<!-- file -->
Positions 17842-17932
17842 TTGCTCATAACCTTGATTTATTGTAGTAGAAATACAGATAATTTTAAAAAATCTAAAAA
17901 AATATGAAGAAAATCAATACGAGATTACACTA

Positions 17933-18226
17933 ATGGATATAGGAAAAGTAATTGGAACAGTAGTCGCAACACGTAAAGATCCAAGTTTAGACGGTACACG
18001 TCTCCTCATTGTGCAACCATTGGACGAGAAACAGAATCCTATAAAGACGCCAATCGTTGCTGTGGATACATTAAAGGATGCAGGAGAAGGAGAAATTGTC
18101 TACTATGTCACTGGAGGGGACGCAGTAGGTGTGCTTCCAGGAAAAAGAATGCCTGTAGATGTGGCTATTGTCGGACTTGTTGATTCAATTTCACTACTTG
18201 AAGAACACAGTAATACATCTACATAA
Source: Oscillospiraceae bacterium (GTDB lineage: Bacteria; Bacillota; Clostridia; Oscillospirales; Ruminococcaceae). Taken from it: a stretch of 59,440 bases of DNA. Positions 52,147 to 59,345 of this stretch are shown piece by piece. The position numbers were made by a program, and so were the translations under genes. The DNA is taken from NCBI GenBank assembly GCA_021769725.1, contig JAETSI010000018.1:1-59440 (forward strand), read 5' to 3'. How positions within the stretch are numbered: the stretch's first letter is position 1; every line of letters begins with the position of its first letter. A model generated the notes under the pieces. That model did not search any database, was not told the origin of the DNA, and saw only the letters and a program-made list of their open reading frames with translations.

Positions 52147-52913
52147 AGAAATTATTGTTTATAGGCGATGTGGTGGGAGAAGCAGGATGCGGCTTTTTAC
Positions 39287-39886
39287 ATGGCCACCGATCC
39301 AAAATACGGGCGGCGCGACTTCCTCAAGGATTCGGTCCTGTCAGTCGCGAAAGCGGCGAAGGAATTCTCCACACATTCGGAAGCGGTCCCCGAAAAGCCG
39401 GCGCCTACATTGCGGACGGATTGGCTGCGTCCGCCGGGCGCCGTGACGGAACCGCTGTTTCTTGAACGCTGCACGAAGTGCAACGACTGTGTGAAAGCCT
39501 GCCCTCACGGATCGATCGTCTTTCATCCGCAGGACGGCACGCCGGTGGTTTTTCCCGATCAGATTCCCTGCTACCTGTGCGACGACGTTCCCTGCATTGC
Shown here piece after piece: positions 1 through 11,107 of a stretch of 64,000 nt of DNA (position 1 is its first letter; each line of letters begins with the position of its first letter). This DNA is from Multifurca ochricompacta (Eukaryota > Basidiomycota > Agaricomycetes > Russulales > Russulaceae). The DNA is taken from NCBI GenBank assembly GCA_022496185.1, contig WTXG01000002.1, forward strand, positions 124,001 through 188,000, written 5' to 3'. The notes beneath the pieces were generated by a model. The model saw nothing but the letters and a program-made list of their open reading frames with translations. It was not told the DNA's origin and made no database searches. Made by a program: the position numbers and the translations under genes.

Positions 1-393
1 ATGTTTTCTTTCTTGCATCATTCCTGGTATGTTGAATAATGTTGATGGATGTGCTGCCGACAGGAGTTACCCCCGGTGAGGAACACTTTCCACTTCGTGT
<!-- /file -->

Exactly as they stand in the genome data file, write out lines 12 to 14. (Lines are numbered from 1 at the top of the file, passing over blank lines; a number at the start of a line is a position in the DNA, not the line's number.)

Positions 39287-39886
39287 ATGGCCACCGATCC
39301 AAAATACGGGCGGCGCGACTTCCTCAAGGATTCGGTCCTGTCAGTCGCGAAAGCGGCGAAGGAATTCTCCACACATTCGGAAGCGGTCCCCGAAAAGCCG